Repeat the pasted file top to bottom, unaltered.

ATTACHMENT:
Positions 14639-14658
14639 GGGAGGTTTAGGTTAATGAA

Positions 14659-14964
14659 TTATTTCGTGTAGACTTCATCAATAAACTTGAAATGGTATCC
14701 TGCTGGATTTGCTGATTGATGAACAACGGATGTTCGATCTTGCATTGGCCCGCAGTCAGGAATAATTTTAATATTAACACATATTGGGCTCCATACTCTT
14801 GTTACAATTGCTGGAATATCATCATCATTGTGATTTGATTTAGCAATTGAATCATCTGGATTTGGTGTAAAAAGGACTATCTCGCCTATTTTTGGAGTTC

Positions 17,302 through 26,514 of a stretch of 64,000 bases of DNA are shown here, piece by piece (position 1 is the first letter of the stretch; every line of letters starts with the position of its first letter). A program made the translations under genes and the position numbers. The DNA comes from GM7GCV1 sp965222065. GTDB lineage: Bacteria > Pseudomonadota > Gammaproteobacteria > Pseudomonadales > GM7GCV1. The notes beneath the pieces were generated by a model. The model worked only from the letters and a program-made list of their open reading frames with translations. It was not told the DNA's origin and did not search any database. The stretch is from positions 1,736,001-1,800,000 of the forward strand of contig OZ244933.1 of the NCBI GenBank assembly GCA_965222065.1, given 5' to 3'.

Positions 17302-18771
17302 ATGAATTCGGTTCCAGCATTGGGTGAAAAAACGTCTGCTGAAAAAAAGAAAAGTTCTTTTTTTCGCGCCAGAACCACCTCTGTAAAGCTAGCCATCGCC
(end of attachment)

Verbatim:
Positions 14639-14658
14639 GGGAGGTTTAGGTTAATGAA

Positions 14659-14964
14659 TTATTTCGTGTAGACTTCATCAATAAACTTGAAATGGTATCC
14701 TGCTGGATTTGCTGATTGATGAACAACGGATGTTCGATCTTGCATTGGCCCGCAGTCAGGAATAATTTTAATATTAACACATATTGGGCTCCATACTCTT
14801 GTTACAATTGCTGGAATATCATCATCATTGTGATTTGATTTAGCAATTGAATCATCTGGATTTGGTGTAAAAAGGACTATCTCGCCTATTTTTGGAGTTC

Positions 17,302 through 26,514 of a stretch of 64,000 bases of DNA are shown here, piece by piece (position 1 is the first letter of the stretch; every line of letters starts with the position of its first letter). A program made the translations under genes and the position numbers. The DNA comes from GM7GCV1 sp965222065. GTDB lineage: Bacteria > Pseudomonadota > Gammaproteobacteria > Pseudomonadales > GM7GCV1. The notes beneath the pieces were generated by a model. The model worked only from the letters and a program-made list of their open reading frames with translations. It was not told the DNA's origin and did not search any database. The stretch is from positions 1,736,001-1,800,000 of the forward strand of contig OZ244933.1 of the NCBI GenBank assembly GCA_965222065.1, given 5' to 3'.

Positions 17302-18771
17302 ATGAATTCGGTTCCAGCATTGGGTGAAAAAACGTCTGCTGAAAAAAAGAAAAGTTCTTTTTTTCGCGCCAGAACCACCTCTGTAAAGCTAGCCATCGCC